15. An electronically triggered drum, the drum having a peripheral sidewall, a drumhead sized to cover a first open end of the peripheral sidewall, a rim for retaining the drumhead over the first open end, and means for tightening said rim downwardly upon said retained drumhead, and further comprising:
a pad located beneath said drumhead;
a pickup board located beneath said pad;
means for supporting said pad and said pickup board so that a top surface of said pad resides in complete surface contact with a bottom surface of said drumhead and contiguously with an uppermost portion of the peripheral sidewall, said supporting means being connectable to said sidewall;
a first electronic pickup assembly mounted to a bottom surface of said pickup board proximate to the center of said drumhead;
a second electronic pickup assembly mounted to a bottom surface of said pickup board adjacent to the sidewall of said drumhead; and
a shock absorber mounted between said pickup board and second electronic pickup assembly.
16. A drum which has been converted by a conversion kit from a conventional drum to an electronic drum, the electronic drum having a peripheral sidewall and a drumhead, comprising:
a pad mounted on the underside of the drumhead in complete surface contact therewith;
a pickup board mounted on the underside of the pad, and
a pair of electronic pickup assemblies, each assembly adapted to be secured to a bottom surface of the pickup board in order to detect mechanical vibration of said drumhead when impacted from above.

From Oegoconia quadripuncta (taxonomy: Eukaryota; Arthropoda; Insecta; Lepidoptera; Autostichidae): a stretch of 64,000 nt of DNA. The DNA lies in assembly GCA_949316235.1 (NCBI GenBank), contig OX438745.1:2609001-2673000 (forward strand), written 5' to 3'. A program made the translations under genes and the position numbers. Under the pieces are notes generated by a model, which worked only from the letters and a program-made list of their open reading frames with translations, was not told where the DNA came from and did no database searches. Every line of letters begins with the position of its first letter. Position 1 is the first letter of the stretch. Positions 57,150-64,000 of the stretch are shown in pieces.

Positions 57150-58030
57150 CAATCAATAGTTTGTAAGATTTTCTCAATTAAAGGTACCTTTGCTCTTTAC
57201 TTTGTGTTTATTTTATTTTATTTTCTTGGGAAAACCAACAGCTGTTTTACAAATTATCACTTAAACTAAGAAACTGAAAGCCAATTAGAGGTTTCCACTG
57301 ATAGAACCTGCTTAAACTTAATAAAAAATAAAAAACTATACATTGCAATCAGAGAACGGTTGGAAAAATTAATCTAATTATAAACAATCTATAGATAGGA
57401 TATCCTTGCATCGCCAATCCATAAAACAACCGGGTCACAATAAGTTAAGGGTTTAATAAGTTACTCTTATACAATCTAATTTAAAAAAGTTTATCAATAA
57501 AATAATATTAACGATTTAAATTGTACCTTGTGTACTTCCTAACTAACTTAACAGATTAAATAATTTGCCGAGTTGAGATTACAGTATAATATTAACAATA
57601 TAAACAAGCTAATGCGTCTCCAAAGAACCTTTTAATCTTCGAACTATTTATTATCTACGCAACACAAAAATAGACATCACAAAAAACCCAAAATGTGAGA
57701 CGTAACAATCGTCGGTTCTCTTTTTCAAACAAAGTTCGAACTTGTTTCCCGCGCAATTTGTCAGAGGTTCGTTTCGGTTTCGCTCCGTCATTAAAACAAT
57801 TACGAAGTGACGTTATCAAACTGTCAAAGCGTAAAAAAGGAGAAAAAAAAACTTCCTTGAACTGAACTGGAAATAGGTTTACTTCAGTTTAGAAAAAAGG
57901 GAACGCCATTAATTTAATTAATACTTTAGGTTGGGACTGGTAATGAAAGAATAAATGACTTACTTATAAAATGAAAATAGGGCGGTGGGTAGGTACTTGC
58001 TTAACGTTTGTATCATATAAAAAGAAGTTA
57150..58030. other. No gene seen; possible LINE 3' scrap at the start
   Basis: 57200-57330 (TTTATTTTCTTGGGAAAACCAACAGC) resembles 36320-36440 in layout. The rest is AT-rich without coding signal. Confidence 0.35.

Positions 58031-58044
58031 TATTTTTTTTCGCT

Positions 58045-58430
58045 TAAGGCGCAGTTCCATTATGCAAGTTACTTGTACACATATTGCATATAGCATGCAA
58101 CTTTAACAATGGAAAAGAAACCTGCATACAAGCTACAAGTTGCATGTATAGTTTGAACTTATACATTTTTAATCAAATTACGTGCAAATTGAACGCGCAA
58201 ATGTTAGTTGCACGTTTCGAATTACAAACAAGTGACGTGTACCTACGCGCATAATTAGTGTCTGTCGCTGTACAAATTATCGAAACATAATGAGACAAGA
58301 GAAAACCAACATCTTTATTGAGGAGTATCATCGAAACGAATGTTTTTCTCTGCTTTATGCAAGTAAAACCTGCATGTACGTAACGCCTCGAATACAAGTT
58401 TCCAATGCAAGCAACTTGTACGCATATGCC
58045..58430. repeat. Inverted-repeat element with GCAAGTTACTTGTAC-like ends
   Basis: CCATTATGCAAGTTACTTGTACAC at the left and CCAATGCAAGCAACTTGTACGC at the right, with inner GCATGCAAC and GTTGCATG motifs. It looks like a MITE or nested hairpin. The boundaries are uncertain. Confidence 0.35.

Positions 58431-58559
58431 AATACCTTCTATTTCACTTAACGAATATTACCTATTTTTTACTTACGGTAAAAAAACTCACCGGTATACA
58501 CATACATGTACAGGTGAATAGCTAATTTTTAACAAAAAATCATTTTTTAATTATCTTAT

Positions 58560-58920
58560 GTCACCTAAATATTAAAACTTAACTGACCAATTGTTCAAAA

17. The drum of claim 16 wherein said pad is about 1" thick and circular in shape.
18. The drum of claim 16 wherein said pickup board is about 1/4" thick and circular in shape.
19. The drum of claim 16 which further comprises bracket means for securing said pad and pickup board to said sidewall, said bracket means comprising;
at least three brackets adapted to be secured to the sidewall of the conventional drum, the pickup board and the pad being supported by said brackets.
20. The drum of claim 16 wherein one of said electronic pickup assemblies further comprises:
a shock absorber mounted between said transducer and said pickup board.
US07/376,390 1989-07-06 1989-07-06 Kit for converting a conventional drum into an electronically triggered drum Expired - Fee Related US5042356A (en)

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US5140889A (en) * 1990-01-24 1992-08-25 Segan Marc H Electronic percussion synthesizer assembly
US5262585A (en) * 1990-10-31 1993-11-16 Lenny Greene Electronic cymbal system
US5403972A (en) * 1993-12-07 1995-04-04 Valentine, Sr.; Adrian Drum rhythms trigger pads mounted on body and neck of guitar-shaped housing
US5430245A (en) * 1993-01-14 1995-07-04 Rtom Corporation Electroacoustical drum
US5574236A (en) * 1994-05-09 1996-11-12 Webber; Steven R. Drum muffling and microphone suspension assembly
US5583307A (en) * 1995-04-25 1996-12-10 Tobia, Jr.; Thomas Drum head for triggering electronic drums
US5650581A (en) * 1995-01-20 1997-07-22 Sigrist; Erik O. Jack base for electric musical instruments
DE19625570A1 (en) * 1996-06-26 1998-01-02 Kurt Meister Vibration generation device without acoustic sound output, for percussion instrument
US5920026A (en) * 1996-07-04 1999-07-06 Roland Kabsuhiki Kaisha Electronic percussion instrument with a net-like material to minimize noise
US5977473A (en) * 1997-09-08 1999-11-02 Adinolfi; Alfonso M. Acoustic drum with shell wall embedded electronic trigger sensor and head to shell sound transfer arm
US6060651A (en) * 1998-09-23 2000-05-09 Basmadjian; Edouard Drum shell
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US6271458B1 (en) 1996-07-04 2001-08-07 Roland Kabushiki Kaisha Electronic percussion instrumental system and percussion detecting apparatus therein
US6525249B1 (en) * 1999-11-15 2003-02-25 Yamaha Corporation Drumhead and muting structure for acoustic and electronic percussion instruments